Finally stopping at an info at 200km I knew I would be ok for the last 100 but it wasn’t going to be fast. I was wondering earlier in the day if I might be able to make it back in less than 14 hours, but now I was wondering if it might be slipping back to the more traditional 16. The fast riders would be doing it in around 11 hours.
Only one way to find out… another 17km and we were at co-op 3, this time I went for fruit and a lot of liquid and a warming vending machine-bred coffee. It wasn’t cold but the temp had dropped back down to what it had been in the early morning.
So about 90 km left. The next target was 50km further on, so I was reckoning on another 2.5 hours of plodtastic riding.
I was fine on the flat and slow up the hills. There weren’t too many hills and the scenery was still good, but it did feel like we were coming back to civilisation. The trade off for a flatter route in the last 40 or so km was having to take to the valley of the M4 corridor, which is as shit a place as it sounds.
Usually on a ride I have a spell of ‘can’t really be arsed with this anymore’ and sure enough it turned up on this leg. Part of the riding solo all day routine was a way to bring it on in order to get used to it, and so I spent half an hour practising putting it aside using various strategies.
Strategy one: objectify. In actual fact this was one of the best 300s I had ridden. A respectable time so far, ridden solo without any bad dips – a great day out! Strategy two: Place attention outside yourself – look at the lovely scenery! Strategy three: use previously practised aural triggers to displace negative thoughts (aka sing to yourself, or use mantras). Strategy four: Accept it and suffer it out.
Maidenhead, edging on Slough, unlovely towns built around malls and railway stations that most people who lived in the countryside ebb in and out of like a tide of grey flannel every day. Endless fucking Range Rovers parked in driveways. Old ones, new ones, every one an arsehole.
After a stop at the Sainsburys (variety!) at Winersh – where I had two very expensive but rather delicious chocolate-covered marshmallow bars – it was the final 40km of bad road into a thickening dark. A brief flirtation with the ring-roads of Maidenhead and a lot of being hustled by Minis, endless roundabouts and dipping under and over trunk routes, all a bit of a bore after the delights of the day so far.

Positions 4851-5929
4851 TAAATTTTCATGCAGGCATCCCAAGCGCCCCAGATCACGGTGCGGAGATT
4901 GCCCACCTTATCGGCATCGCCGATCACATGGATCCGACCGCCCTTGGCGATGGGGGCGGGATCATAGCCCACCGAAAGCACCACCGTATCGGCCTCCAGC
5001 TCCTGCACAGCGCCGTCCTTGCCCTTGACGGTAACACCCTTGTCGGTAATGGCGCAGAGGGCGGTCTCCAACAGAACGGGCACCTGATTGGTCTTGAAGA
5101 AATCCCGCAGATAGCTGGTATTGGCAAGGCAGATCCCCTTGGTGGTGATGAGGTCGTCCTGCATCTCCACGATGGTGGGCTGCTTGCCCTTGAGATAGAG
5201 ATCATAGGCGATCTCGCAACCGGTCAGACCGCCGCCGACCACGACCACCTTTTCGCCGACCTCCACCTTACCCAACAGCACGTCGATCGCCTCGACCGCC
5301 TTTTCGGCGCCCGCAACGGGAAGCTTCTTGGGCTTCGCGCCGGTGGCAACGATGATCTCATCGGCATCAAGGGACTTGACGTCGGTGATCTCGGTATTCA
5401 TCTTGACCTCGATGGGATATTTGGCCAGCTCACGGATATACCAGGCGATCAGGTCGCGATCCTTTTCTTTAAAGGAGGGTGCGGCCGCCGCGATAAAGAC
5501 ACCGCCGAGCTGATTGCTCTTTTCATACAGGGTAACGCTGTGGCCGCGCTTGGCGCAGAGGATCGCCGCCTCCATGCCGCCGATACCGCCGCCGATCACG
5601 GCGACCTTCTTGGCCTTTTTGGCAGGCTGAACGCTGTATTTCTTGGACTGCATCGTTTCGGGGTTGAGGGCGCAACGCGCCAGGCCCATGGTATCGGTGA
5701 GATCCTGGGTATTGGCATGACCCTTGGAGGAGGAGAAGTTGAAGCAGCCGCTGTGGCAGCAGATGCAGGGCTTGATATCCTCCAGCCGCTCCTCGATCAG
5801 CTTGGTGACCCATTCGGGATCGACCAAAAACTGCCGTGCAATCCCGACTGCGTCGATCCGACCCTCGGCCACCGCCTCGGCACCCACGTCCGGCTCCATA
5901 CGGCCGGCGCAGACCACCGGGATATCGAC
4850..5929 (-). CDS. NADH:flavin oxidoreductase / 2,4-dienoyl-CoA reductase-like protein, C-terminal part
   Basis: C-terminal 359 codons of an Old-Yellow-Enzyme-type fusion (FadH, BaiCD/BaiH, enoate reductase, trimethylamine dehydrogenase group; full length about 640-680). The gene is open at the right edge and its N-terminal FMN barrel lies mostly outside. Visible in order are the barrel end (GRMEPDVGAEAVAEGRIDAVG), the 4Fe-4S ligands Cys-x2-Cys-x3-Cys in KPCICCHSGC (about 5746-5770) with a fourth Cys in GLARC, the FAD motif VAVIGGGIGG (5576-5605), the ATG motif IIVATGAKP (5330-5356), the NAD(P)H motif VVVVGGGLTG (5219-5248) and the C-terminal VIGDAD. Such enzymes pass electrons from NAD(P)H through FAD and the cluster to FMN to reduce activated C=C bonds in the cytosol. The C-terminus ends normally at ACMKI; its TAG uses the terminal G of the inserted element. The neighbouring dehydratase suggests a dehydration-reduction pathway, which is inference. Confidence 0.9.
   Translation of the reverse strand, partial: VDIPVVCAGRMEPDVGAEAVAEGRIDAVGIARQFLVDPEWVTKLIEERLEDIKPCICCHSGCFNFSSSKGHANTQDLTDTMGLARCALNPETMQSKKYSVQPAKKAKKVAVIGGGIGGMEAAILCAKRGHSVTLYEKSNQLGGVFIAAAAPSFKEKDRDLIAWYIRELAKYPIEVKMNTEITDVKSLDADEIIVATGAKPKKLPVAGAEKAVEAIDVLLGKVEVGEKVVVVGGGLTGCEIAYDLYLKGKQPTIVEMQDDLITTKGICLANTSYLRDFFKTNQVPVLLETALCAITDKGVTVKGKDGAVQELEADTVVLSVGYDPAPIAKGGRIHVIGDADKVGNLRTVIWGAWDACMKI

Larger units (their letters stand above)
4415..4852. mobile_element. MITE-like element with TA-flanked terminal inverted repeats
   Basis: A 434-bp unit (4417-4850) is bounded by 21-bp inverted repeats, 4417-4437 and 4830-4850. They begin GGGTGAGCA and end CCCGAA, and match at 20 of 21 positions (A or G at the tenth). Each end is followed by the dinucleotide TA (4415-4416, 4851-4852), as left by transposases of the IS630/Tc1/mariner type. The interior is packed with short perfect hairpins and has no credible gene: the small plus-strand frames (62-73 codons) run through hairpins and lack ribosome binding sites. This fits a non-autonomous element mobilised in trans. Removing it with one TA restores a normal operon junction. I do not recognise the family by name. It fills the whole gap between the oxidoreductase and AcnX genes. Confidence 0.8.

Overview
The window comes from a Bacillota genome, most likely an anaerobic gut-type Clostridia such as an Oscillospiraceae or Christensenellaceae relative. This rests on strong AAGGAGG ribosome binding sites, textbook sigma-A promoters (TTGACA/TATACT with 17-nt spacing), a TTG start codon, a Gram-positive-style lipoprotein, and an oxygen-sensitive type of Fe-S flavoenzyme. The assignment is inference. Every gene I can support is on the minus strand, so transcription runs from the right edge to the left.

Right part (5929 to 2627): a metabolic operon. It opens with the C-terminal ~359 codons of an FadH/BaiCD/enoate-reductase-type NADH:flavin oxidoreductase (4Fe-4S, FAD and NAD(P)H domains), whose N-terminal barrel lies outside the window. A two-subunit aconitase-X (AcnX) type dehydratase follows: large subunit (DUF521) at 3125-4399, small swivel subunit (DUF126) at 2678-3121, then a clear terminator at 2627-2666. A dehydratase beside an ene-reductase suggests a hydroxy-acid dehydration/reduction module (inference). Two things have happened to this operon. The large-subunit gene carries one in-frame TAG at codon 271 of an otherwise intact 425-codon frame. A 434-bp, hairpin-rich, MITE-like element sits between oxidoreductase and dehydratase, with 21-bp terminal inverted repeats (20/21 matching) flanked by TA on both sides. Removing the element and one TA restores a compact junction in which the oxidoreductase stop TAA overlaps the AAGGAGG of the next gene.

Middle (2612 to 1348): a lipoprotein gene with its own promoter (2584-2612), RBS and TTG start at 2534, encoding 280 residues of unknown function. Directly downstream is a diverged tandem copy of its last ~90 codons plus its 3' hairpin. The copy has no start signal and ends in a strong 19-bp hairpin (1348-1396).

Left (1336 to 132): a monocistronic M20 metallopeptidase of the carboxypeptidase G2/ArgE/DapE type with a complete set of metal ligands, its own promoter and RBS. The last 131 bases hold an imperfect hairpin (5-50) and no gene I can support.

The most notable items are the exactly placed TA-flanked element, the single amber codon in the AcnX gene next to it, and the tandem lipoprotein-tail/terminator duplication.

On balance I wouldn’t mind more laney and up and down at night, but I appreciate that keeping if flat and easy to route is probably a better option for most.
The Marshmallow bars did the trick through, I was good all the way in, and this final 100km was done around 23kph average and without any physical collapse. I came in on the dot of nine for fifteen hours and feeling like I could go another round if needed. 13 hours riding and 2 off the bike, solid.
Finally there was some control food I could eat – rice pudding and tinned fruit – so I did my best to eat as much of that as I could feeling that it was a bit justified given the entry fee and my failure to eat more than a banana of it thus far… As I did so I had a nice chat with the organiser about the previous life as a DJ.
As with the Willy Warmer this was a well organised ride with a carefully curated route and a large turn out – expect a few fast people and some club riders doing the ‘ride/coffee/ride/puncture’ routine.
The route is really great, I would ride the first half of it again in a heart beat. The last 40km I could do without and *maybe* if I did it again i would reroute some of it, but that’s a minor quibble.
It’s traditional to finish a ride report thanking the other riders but I didn’t have any. What I am finding is that riding solo is often about as quick and often easier because the pacing is more even – you aren’t trying to keep up with anyone, you are not too strong for anyone else. Of course solo mode is also distinctly anti-social, but on a big ride like this I didn’t feel like that was a bad thing; it was my day to ride and I achieved it in having hit my plan head on and did well knowing that there had been no hiding – an honest days riding on a great parcours.
A bit of a classic and happy enough to be part of the Gandalf Peloton.